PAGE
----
A beautiful motion picture; 'framed in gold'. This film transports the viewer to a sepia coloured, extravagant, lush and melodramatic world, set within the menagerie of a circus struggling to survive during America's Great Depression. The former twilight star, Robert Pattinson's Polish character, Jacob Jankowski, recently orphaned and suddenly adrift, is led by a very benevolent fate as well as his compassionate nature, both to which he intuitively complies.
Director: Francis Lawrence
Screenplay: Richard LaGravanese, Sara Gruen (novel)
Producers: Kevin Halloran, Gil Netter, Erwin Stoff, Andrew R. Tennenbaum
Cinematographer: Rodrigo Prietoa
Score: James Newton Howard
Editor: Alan Edward Bell
Studio: 20th Century Fox
Starring: Robert Pattinson, Reese Witherspoon and Christoph Waltz
Running Time: 122 Minutes
Age Restriction: 13 V
The internationally acclaimed novel by Sara Gruen, was also titled Water for Elephants, and as the book, the film centres around the reminiscences of an old man, Jacob, and his experiences with a Depression-era circus where he witnessed the brutalities inflicted on people and animals alike. Although the film's popularity is mostly due to the cast and the film's genre as a lovely historical romance, a strong protest against animal cruelty in the past surfaces rather quickly within the story.
First off, the fact that the costumes and sets are gorgeous and the cast strikingly appropriate for their roles, immediately deems for the right dimension in which the film should be viewed. However this does not account for the film's patent and romantic stereotyping of a bygone era. This is as prominent within the screenplay as in the way the characters have been treated within their setting. The characters do have potential, but unfortunately they fail to live up to the promise. Their undelivered potential could be mistakingly substituted by the dynamic presence of the cast. Nevertheless the odd dialogue interchange between the trio of Robert Pattinson, Reese Witherspoon and Christoph Waltz quickly relieves one of their performances in former renowned roles.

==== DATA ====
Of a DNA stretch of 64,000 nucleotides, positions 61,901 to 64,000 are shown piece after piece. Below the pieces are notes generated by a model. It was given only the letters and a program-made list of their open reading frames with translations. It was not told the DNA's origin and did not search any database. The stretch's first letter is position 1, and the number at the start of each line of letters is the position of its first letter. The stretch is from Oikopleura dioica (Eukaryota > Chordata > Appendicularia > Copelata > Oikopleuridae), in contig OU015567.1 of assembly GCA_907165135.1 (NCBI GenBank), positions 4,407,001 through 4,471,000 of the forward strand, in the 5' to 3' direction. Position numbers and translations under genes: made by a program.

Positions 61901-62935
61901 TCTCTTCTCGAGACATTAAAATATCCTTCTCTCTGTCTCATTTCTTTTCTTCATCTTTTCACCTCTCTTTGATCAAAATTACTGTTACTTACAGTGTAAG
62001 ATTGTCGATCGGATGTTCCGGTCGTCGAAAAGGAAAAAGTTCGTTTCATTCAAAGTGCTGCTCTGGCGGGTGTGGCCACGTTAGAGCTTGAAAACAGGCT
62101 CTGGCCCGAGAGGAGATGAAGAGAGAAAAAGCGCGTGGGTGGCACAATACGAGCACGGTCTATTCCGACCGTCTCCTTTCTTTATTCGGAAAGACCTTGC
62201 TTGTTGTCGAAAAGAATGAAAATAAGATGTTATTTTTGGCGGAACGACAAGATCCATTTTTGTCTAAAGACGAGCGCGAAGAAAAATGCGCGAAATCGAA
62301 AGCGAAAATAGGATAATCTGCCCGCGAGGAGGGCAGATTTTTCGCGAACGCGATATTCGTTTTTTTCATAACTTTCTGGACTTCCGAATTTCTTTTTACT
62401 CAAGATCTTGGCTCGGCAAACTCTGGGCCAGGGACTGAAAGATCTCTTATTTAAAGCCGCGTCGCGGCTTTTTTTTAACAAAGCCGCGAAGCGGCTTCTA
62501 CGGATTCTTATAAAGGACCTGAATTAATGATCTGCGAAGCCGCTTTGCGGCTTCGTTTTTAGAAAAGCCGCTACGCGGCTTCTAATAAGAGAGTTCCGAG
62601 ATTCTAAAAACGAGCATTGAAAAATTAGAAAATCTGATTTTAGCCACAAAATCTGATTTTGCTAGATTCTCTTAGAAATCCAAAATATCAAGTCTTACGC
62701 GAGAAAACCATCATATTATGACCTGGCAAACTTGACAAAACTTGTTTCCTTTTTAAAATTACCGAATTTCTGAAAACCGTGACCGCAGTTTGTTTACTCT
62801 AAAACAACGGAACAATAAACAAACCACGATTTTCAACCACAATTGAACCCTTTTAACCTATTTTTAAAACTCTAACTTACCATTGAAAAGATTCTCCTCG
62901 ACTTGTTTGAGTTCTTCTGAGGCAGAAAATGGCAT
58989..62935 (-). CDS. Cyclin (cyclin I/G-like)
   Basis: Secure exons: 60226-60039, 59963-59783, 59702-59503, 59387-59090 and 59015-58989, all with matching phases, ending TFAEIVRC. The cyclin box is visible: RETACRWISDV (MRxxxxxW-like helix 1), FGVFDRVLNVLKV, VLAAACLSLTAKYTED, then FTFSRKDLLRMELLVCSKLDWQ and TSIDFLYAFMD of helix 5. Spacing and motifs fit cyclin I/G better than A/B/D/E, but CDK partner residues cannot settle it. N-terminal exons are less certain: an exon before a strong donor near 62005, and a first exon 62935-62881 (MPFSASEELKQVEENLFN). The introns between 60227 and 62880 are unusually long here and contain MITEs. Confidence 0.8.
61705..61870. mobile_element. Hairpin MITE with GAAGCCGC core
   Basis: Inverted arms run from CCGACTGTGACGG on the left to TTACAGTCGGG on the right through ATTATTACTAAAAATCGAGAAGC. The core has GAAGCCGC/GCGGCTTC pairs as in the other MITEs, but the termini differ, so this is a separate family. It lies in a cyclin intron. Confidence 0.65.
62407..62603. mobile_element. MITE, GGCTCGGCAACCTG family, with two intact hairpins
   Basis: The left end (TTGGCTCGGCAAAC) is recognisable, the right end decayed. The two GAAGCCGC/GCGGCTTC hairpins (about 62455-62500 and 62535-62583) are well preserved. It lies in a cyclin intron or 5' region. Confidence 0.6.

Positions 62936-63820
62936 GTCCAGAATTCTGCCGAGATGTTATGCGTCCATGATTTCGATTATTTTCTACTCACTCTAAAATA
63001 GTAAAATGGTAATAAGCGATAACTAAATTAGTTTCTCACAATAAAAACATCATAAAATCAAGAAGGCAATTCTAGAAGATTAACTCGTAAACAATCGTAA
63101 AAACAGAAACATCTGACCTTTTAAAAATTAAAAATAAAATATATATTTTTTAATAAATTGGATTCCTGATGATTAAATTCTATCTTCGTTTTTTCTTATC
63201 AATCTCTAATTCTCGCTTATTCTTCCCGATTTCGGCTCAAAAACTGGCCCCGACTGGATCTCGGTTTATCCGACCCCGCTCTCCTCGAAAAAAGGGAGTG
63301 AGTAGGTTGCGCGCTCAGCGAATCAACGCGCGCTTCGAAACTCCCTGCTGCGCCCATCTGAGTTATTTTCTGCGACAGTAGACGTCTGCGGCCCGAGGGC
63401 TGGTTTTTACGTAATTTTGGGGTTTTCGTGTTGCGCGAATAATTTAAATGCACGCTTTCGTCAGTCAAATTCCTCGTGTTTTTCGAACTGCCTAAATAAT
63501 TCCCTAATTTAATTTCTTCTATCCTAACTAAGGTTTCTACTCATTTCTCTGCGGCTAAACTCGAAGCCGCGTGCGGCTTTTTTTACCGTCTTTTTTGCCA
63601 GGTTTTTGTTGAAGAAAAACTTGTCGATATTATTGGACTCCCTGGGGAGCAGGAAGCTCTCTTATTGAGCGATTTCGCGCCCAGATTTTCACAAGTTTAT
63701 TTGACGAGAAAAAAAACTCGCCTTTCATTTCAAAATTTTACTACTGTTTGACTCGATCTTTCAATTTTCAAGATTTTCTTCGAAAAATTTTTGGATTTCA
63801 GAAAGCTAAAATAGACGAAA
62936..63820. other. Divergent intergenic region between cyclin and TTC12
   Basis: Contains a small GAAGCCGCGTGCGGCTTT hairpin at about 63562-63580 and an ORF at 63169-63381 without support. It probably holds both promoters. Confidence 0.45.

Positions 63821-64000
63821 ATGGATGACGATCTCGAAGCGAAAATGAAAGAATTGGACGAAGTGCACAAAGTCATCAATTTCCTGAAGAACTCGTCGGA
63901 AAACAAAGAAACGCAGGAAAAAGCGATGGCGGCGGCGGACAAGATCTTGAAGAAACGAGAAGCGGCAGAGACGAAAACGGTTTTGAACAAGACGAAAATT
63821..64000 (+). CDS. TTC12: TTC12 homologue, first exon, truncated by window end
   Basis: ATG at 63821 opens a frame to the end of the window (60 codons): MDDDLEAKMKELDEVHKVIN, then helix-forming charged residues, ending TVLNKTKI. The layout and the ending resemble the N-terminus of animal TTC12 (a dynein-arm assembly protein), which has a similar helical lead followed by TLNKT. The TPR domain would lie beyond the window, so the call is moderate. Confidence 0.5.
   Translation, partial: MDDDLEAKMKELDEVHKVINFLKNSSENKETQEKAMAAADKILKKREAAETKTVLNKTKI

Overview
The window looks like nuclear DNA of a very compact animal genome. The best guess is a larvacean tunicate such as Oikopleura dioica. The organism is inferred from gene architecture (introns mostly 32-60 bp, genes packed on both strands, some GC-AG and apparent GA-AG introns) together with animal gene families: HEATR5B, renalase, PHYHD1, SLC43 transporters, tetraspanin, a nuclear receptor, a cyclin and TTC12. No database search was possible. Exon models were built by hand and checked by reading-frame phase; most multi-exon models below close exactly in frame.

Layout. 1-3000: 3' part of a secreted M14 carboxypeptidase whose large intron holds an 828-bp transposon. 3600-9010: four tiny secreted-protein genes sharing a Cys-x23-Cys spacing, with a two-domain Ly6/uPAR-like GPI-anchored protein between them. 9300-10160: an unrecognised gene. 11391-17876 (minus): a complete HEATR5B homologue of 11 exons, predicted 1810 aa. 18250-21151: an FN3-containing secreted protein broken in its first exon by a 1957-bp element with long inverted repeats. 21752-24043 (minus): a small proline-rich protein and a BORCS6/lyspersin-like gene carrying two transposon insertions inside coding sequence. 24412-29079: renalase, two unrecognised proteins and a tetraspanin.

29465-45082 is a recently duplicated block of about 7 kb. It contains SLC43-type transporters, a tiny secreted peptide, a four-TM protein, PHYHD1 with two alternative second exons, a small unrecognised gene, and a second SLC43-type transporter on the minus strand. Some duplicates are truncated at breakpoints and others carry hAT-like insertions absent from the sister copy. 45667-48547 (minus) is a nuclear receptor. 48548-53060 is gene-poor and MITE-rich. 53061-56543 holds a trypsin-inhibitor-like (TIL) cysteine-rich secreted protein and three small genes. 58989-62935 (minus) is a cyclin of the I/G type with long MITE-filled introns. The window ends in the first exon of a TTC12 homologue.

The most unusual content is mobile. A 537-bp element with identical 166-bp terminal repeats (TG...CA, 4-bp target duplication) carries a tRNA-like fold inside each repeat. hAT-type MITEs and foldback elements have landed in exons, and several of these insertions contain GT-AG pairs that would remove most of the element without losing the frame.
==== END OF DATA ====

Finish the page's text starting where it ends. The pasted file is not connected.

A main theme of the film that is also manifested within the characters' interchanges, is the idea of reality vs. illusion, which is a noticeable subject in the concept of a circus. This concept also never fully develops and is left awkwardly unclosed. Fortunately, the directing allows the viewing experience to be not as dictated and settles for a more imaginatively didactic approach. Looking on the 'green' side, the opening of Water for Elephants provided a unique opportunity to tell people that the kind of cruelty, depicted in the movie as something of the past, still goes on in the way that animals are treated in unnatural habitats not as unlike as the presented circus.
Overall there is enough substance created within the romantic plot to allow the story to build a somewhat unique and memorable image, but only just. Although it might not be something to write home about, Water for Elephants is nevertheless an enjoyable and not at all hollow film, which in the end makes for a considerably good watch.